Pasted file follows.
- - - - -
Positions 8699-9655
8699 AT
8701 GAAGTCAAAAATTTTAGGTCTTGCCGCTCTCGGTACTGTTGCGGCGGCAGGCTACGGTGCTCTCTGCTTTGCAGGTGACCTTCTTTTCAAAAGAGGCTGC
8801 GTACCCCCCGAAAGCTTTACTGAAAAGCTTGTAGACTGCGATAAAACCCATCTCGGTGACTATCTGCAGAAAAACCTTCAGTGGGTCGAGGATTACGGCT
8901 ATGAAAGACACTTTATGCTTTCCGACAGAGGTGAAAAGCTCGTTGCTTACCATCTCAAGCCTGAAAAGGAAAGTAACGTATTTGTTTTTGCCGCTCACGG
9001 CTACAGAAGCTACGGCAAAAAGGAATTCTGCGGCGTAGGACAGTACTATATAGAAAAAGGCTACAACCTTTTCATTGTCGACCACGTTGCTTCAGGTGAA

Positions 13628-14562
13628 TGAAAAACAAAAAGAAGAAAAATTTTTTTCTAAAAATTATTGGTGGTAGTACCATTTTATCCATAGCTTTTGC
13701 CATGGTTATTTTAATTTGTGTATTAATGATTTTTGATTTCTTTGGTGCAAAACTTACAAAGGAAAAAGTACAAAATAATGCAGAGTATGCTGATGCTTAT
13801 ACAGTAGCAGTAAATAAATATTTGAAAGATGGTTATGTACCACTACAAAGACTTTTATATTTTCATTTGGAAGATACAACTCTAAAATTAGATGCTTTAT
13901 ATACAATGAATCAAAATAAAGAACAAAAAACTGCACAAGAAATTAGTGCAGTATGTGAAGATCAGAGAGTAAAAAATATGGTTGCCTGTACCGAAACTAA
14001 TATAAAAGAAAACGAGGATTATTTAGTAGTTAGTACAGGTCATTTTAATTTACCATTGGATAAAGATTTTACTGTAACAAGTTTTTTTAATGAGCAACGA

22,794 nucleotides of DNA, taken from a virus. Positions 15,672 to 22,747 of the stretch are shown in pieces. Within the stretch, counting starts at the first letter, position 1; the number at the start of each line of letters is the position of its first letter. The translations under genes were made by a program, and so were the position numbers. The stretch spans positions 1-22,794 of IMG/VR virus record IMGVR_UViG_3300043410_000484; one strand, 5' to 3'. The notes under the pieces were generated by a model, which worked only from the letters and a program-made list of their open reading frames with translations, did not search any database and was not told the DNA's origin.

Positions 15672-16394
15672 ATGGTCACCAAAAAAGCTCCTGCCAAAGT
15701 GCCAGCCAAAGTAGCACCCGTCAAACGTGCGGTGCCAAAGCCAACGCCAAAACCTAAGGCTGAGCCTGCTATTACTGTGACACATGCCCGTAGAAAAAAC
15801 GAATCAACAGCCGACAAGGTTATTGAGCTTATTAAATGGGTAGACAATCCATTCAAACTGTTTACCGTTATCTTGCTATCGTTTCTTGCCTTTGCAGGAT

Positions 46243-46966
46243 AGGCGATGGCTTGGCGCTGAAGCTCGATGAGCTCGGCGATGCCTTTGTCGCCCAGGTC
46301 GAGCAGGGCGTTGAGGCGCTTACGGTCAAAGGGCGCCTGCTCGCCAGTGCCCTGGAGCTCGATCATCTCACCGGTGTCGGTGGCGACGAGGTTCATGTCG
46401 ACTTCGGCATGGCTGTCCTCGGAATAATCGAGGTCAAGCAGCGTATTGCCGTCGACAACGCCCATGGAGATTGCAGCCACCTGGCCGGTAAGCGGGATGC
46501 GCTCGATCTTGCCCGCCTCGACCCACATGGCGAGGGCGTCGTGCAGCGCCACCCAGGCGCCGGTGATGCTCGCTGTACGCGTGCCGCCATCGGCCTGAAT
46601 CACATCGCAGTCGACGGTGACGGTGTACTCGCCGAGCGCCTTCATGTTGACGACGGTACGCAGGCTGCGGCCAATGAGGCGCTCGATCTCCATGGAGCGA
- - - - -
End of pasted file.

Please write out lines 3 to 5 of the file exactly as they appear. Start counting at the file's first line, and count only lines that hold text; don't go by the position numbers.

8701 GAAGTCAAAAATTTTAGGTCTTGCCGCTCTCGGTACTGTTGCGGCGGCAGGCTACGGTGCTCTCTGCTTTGCAGGTGACCTTCTTTTCAAAAGAGGCTGC
8801 GTACCCCCCGAAAGCTTTACTGAAAAGCTTGTAGACTGCGATAAAACCCATCTCGGTGACTATCTGCAGAAAAACCTTCAGTGGGTCGAGGATTACGGCT
8901 ATGAAAGACACTTTATGCTTTCCGACAGAGGTGAAAAGCTCGTTGCTTACCATCTCAAGCCTGAAAAGGAAAGTAACGTATTTGTTTTTGCCGCTCACGG